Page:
Minds, Bodies and Spirits Aging Gracefully

As New Hampshire’s population grows older – and is expected to keep following that trend – the older residents, their families and friends, and the community as a whole seek ways to help them manage their lives in a variety of ways. Fortunately, the Upper Valley hosts no shortage of services and programs to assist in this effort. The state’s largest hospital and employer, of course, is involved in supporting the region in a big way.

The Dartmouth-Hitchcock Aging Resource Center is committed to improving the minds, bodies, and spirits of older adults in the Upper Valley, helping them to become more active, connected, and supported. At the center’s main office at Centerra Parkway, and in the annex at the Upper Valley Senior Center, they offer educational classes; exercise and balance programs; opportunities to explore creativity through art and writing; support groups; assistance to complete Advance Care Plans; and support and education for people with dementia, their families, and caregivers. Event registration is available on the center’s website or by phone, email, or walk-in. Upper Valley residents do not need to be patients at the hospital in order to join events or use any of the Center’s services; the Center is open to all.

Program Leader Lori Fortini, MEd, herself a Lebanon resident, has been working at DHMC since 2001 and moved from the Office of Care Management to the Aging Resource Center in January 2016. “It has been the perfect fit bringing together my love of working with people, my appreciation of the experience and wisdom of our elders, and all of my training and skills,” she says. “The Aging Resource Center is a very special place.  Every day is a joy to work with the dedicated and talented staff here.  And of course, the people who come to our Centers are so appreciative for our help.  We learn so much from them and we receive much more than we give.”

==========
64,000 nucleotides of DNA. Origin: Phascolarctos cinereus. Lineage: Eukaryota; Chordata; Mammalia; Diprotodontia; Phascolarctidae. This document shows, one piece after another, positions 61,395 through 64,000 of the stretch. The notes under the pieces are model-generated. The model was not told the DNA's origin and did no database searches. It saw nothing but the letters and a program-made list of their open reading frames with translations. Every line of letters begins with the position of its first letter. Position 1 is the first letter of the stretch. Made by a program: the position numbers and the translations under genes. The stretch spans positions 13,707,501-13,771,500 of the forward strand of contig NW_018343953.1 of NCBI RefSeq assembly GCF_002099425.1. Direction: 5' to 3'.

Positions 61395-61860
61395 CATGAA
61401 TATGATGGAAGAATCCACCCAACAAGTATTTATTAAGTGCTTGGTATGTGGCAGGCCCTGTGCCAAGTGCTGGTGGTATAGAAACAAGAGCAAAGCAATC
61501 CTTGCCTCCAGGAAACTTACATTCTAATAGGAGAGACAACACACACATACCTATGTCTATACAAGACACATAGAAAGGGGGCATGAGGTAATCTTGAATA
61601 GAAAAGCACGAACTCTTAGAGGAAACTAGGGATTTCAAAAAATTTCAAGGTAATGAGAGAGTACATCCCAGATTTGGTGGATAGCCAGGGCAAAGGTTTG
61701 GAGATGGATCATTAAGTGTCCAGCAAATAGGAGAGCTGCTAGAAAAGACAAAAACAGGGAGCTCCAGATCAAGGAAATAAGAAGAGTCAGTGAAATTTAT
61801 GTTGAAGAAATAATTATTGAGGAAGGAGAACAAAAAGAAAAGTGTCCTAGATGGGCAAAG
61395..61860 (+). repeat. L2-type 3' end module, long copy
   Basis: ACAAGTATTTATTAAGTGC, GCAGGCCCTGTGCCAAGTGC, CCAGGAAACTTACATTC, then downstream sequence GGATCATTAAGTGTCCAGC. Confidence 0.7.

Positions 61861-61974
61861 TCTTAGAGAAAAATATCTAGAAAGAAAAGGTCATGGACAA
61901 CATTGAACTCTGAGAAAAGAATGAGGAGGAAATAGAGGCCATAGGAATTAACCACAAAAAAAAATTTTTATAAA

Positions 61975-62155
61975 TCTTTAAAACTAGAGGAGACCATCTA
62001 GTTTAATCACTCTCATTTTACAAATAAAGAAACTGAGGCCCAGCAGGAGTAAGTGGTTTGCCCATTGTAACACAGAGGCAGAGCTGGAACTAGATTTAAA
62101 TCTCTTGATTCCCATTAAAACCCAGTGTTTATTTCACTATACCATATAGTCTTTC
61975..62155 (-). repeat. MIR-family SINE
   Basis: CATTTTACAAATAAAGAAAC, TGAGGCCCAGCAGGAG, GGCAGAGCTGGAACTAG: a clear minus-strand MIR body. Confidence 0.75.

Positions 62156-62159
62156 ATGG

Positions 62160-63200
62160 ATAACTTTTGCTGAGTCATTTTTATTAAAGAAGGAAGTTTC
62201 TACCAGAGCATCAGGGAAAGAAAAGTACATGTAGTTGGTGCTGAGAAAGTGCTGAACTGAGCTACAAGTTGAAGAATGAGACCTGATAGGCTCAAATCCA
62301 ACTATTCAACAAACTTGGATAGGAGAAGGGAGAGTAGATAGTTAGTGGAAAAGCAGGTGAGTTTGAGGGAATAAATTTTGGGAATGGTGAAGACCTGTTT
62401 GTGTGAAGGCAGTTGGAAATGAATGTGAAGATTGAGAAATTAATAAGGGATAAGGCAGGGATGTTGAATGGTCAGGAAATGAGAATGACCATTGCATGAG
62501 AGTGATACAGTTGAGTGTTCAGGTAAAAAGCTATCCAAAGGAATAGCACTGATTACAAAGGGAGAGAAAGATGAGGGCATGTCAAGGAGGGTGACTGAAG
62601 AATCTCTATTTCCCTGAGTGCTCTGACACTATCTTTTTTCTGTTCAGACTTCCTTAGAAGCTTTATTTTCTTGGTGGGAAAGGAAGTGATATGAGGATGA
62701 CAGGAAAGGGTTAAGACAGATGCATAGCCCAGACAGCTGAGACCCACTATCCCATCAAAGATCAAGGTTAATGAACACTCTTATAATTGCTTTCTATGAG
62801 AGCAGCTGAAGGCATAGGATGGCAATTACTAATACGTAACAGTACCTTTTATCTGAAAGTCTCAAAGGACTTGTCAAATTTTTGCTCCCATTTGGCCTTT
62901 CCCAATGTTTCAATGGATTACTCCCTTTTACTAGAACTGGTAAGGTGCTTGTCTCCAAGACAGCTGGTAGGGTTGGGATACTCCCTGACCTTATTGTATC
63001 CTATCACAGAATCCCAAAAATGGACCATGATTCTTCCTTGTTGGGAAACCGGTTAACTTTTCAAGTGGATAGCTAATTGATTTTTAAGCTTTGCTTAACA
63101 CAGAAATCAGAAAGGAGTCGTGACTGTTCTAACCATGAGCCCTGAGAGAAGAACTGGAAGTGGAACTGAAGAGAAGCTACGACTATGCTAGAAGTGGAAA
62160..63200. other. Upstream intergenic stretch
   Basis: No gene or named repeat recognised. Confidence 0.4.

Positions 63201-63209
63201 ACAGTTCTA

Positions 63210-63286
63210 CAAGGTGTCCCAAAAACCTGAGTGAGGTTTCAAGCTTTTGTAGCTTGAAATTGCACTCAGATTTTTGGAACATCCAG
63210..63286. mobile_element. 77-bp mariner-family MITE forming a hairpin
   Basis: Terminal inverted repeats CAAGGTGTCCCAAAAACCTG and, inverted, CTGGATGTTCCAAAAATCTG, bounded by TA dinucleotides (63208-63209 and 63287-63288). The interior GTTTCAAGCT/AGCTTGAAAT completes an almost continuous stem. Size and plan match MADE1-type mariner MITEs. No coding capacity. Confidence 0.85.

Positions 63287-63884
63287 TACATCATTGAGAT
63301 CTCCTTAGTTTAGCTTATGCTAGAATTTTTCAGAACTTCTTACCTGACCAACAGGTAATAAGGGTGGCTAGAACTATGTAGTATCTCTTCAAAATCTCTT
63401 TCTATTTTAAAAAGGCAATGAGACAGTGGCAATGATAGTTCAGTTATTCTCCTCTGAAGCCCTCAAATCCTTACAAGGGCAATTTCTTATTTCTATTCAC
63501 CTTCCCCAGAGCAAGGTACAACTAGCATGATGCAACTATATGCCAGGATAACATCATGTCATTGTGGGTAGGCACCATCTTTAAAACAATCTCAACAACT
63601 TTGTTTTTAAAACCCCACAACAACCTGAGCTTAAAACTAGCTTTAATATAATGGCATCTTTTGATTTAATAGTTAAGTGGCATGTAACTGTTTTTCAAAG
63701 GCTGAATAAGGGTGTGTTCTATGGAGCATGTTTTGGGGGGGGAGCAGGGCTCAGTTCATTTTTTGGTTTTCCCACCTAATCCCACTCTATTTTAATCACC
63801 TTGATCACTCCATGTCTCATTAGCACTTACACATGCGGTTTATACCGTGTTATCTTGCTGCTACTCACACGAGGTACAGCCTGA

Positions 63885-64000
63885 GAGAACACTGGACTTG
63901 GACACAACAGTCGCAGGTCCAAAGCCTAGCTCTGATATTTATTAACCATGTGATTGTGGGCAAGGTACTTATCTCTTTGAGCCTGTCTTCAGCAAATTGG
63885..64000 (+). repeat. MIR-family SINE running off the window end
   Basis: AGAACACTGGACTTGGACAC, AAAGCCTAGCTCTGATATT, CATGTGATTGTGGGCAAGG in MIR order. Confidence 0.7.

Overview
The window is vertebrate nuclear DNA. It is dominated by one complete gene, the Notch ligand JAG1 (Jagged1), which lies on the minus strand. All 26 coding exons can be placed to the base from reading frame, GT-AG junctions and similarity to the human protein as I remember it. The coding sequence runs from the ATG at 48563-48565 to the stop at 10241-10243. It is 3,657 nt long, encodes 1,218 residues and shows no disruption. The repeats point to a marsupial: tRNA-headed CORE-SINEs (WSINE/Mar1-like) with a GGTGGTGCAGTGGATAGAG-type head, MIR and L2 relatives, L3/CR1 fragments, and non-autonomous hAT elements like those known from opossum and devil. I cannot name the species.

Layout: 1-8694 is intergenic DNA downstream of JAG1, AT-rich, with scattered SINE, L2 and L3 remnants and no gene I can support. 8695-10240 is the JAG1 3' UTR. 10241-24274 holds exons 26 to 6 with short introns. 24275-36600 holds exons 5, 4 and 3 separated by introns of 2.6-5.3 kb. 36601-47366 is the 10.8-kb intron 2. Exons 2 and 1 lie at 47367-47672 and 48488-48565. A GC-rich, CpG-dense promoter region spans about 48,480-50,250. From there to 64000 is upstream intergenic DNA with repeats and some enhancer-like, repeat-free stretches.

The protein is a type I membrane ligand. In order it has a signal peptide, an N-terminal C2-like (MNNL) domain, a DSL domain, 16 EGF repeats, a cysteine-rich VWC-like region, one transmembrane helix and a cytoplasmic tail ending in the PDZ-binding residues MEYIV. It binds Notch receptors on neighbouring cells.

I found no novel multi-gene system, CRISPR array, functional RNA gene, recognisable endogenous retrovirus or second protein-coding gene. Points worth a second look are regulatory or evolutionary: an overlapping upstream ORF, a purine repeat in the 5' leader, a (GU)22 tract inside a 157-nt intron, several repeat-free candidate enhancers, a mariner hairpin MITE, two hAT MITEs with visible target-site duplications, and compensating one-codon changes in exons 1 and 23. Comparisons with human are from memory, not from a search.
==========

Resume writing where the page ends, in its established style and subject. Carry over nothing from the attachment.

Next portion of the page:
Gladys Gerendler from Lebanon participates in the Aging Resource Center’s Gentle Yoga for Older Adults class which meets at the ARC Annex. Despite being billed as ‘gentle,’ Gladys says the class is still challenging, but she feels much better after joining. Gladys originally started with a more basic beginner class called A Matter of Balance, and she has now moved up to a more advanced program called Tai Ji Quan: Moving for Better Balance.  She says that the combination of falls-prevention programs and Tai Ji Quan worked. She is happier and more confident now, saying, “I am no longer the person that you knew. I am different!” She notes that her health and balance have improved noticeably as a result of the programs.

For people diagnosed with or caring for someone with dementia, dealing with the disease can often be overwhelming and exhausting. The Aging Resource Center has caregiver support and engagement programs that teach coping strategies, and provide a bit of respite from the daily routines of older residents. One Saturday per month, the center sponsors the Upper Valley Memory Café at the Howe Library in Hanover, which provides breakfast, music, exercise, activities, and a chance to socialize in a safe, stress-free space with students from Dartmouth College, Geisel Medical School, and local high schools. Lori mentions the program enthusiastically, saying, “It is a time to just be yourself and know you are among friends with no judgement or expectations.”

Liz Downs, also from Lebanon, participates in many of the Center’s programs, and is grateful for the support she received from the bereavement support group, facilitated by their chaplain, after losing her husband. When asked about the Aging Resource Center, Liz stated: “Where do I start?  It feels like my second home. Every time there is a need, you meet it.”

For more information about the Dartmouth-Hitchcock Aging Resource Center, you can visit their website at www.dhaging.org, call them at 603-653-3460, or send an email to agingcenter@hitchcock.org.